SOSS up in smoke

South Okanagan Secondary School in Oliver was almost a total loss after a fire early Monday morning. Fire officials say about 70 per cent of the school is gone. - photo submitted by Michael Nyikos
South Okanagan Secondary School in Oliver was almost a total loss after a fire early Monday morning. Fire officials say about 70 per cent of the school is gone.
— image credit: photo submitted by Michael Nyikos

The community of Oliver is trying to make sense of a blaze that knocked down the heart of their community — the South Okanagan Secondary School.

Oliver Mayor Pat Hampson spent three hours at the scene of the fire early Monday morning feeling the radiant heat from the school as flames lit up the early morning sky.

“This is a tragedy. It’s a huge loss for the community, both emotional and dollar-wise. The school has been there since 1948. Hundreds of people in this community walked through those hallways and the Frank Venables Auditorium was so dear to everybody’s heart,” said a weary Hampson. “I imagine the town will come together as we usually do and work our way through it.”

Firefighters were called to the fire at the school around 2 a.m. Monday morning, finally getting a hold on the blaze around 8 a.m.

“It’s really heartbreaking, especially with the auditorium because that has been a landmark in Oliver,” said Spencer Tribbick, communications officer for the Oliver fire department who was a graduate of SOSS. “The auditorium was more than just the school, there was community productions held there. Now it is completely levelled. It’s really hard to see.”

Greg Smith who lives just a couple blocks away recalled waking up about 2:30 a.m. after hearing a loud noise.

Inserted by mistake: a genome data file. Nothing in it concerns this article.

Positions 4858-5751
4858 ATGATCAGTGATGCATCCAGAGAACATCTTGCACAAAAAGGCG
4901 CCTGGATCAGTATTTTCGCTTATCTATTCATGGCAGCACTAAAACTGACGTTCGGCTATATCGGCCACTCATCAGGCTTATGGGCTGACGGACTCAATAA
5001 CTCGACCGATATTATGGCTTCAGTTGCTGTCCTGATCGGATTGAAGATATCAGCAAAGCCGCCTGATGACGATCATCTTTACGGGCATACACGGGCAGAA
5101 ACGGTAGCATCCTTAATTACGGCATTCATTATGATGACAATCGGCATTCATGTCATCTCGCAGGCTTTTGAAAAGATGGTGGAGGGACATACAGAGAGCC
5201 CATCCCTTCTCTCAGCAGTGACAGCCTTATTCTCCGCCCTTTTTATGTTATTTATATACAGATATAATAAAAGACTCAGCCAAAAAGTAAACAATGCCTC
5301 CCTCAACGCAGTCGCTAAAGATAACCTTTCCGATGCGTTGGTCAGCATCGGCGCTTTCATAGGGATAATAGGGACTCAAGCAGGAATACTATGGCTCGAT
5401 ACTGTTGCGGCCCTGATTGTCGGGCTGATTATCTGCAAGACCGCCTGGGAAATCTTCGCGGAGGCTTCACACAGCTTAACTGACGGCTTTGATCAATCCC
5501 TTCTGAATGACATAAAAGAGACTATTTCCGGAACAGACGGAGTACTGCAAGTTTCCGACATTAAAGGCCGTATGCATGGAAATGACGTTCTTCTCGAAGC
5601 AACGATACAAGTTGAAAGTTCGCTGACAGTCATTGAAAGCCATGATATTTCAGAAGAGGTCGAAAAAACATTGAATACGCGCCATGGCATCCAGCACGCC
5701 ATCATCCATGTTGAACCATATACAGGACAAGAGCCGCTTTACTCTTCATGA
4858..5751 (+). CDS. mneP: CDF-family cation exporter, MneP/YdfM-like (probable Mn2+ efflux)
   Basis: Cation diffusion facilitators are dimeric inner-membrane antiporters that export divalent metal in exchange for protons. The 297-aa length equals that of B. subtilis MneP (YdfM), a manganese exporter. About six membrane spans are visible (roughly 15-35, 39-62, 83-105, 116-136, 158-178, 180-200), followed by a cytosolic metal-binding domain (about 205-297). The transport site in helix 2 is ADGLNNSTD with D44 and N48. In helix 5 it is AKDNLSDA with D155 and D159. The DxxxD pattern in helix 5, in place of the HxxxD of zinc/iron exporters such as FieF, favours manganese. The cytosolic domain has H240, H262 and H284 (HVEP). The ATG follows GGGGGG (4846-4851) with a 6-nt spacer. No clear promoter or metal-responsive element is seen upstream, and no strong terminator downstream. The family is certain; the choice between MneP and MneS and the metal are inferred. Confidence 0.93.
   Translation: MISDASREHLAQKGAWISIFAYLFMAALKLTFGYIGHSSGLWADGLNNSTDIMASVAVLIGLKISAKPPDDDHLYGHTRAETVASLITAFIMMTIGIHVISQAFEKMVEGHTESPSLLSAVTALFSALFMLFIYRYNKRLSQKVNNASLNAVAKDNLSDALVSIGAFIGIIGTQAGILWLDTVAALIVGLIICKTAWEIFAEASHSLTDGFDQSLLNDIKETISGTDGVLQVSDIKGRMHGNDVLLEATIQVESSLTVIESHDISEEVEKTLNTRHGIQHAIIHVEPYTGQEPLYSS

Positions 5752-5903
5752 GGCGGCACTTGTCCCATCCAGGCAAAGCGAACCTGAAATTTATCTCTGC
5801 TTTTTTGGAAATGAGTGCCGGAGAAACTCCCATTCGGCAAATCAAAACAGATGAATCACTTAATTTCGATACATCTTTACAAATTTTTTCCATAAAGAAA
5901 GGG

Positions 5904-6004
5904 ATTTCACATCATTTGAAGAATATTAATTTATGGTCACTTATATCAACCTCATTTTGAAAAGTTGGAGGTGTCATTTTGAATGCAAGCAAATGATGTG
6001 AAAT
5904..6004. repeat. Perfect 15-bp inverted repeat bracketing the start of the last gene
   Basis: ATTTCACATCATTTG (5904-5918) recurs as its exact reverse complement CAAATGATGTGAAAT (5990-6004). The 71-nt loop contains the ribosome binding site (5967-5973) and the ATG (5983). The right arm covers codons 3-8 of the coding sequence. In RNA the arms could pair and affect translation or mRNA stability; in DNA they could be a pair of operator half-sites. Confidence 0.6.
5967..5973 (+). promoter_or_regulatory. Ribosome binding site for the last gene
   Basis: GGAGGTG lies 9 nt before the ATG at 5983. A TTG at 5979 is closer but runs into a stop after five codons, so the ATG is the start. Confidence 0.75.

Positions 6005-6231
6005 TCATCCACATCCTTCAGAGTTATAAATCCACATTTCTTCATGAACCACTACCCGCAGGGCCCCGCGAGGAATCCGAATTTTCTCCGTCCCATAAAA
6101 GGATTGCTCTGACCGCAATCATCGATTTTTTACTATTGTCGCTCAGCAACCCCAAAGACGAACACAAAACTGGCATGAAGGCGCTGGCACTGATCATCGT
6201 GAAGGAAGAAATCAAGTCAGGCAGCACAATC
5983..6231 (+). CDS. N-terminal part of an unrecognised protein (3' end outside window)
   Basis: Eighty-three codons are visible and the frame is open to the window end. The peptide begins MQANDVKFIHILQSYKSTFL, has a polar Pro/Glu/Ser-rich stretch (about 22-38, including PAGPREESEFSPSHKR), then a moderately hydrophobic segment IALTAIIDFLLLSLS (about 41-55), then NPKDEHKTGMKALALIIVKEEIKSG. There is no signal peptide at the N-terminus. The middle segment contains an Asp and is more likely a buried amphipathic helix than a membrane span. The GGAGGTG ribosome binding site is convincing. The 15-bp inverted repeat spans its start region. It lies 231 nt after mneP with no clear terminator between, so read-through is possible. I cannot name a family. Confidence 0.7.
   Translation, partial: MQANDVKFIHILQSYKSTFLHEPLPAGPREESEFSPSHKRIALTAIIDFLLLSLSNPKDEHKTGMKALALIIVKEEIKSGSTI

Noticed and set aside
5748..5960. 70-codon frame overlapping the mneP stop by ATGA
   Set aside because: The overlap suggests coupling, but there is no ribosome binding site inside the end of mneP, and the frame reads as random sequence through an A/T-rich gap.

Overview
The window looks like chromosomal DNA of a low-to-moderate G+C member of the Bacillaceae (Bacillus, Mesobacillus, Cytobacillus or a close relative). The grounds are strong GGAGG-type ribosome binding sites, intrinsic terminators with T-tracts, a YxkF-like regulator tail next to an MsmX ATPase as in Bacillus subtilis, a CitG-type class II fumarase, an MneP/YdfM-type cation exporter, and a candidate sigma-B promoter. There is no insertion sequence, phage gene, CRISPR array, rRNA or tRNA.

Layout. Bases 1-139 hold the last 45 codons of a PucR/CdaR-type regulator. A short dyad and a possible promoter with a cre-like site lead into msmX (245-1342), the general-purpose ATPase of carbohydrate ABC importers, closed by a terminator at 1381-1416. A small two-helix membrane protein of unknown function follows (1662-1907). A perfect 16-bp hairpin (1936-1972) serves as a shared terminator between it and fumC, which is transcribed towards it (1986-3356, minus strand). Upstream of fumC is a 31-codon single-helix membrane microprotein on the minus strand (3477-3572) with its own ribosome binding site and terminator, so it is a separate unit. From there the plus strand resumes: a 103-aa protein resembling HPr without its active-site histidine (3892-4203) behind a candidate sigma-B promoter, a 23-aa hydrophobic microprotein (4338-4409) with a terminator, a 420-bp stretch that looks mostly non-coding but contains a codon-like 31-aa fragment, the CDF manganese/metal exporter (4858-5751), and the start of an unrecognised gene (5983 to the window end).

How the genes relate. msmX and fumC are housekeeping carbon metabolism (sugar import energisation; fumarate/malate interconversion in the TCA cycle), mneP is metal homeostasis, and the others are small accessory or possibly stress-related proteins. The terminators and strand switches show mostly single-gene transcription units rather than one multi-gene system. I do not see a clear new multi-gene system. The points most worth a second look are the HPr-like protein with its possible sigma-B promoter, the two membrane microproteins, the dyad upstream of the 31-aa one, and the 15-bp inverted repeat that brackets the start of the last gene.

What he saw will be forever ingrained in his memory.

“All you could see was just a huge wall of flame going hundreds of feet up in the air,” said Smith later Monday morning, as he watched firefighters dousing some hot spots among the smoldering rubble. “At first we were really worried about debris falling, fortunately there wasn’t any wind and it was just going straight up.” And like many others in the small community the facility had a very special place in his heart.

“Until last year when I retired I had taught at the school — with the exception of four years when I worked for the Ministry of Education — since 1989,” said Smith. “This is very sad and especially so for the kids who were so excited about the new school. I had some students stop in and see me the other day and it was just so nice to see kids excited about school.”

The former social studies teacher worries now about what will happen to the nearly 500 students who he estimates will be without permanent education facilities for at least the next three years.

“And they won’t be the only ones, this is going to impact a lot of people,” he said.

The Mills family — Dave, Tawnya and  their son Colton, who also live nearby — woke up about the same time when Tawnya’s mother burst into their home yelling the school was on fire.

“From our house you could just see huge tufts of smoke and flames coming out from the north side and then we came around the corner and it was just fully engulfed in flames,” said Tawnya. “You could just feel the heat and the flames were shooting straight up. We stayed for about an hour and then went home to get some sleep and I woke up and kind of wanted to see what the result was of what I had watched last night.”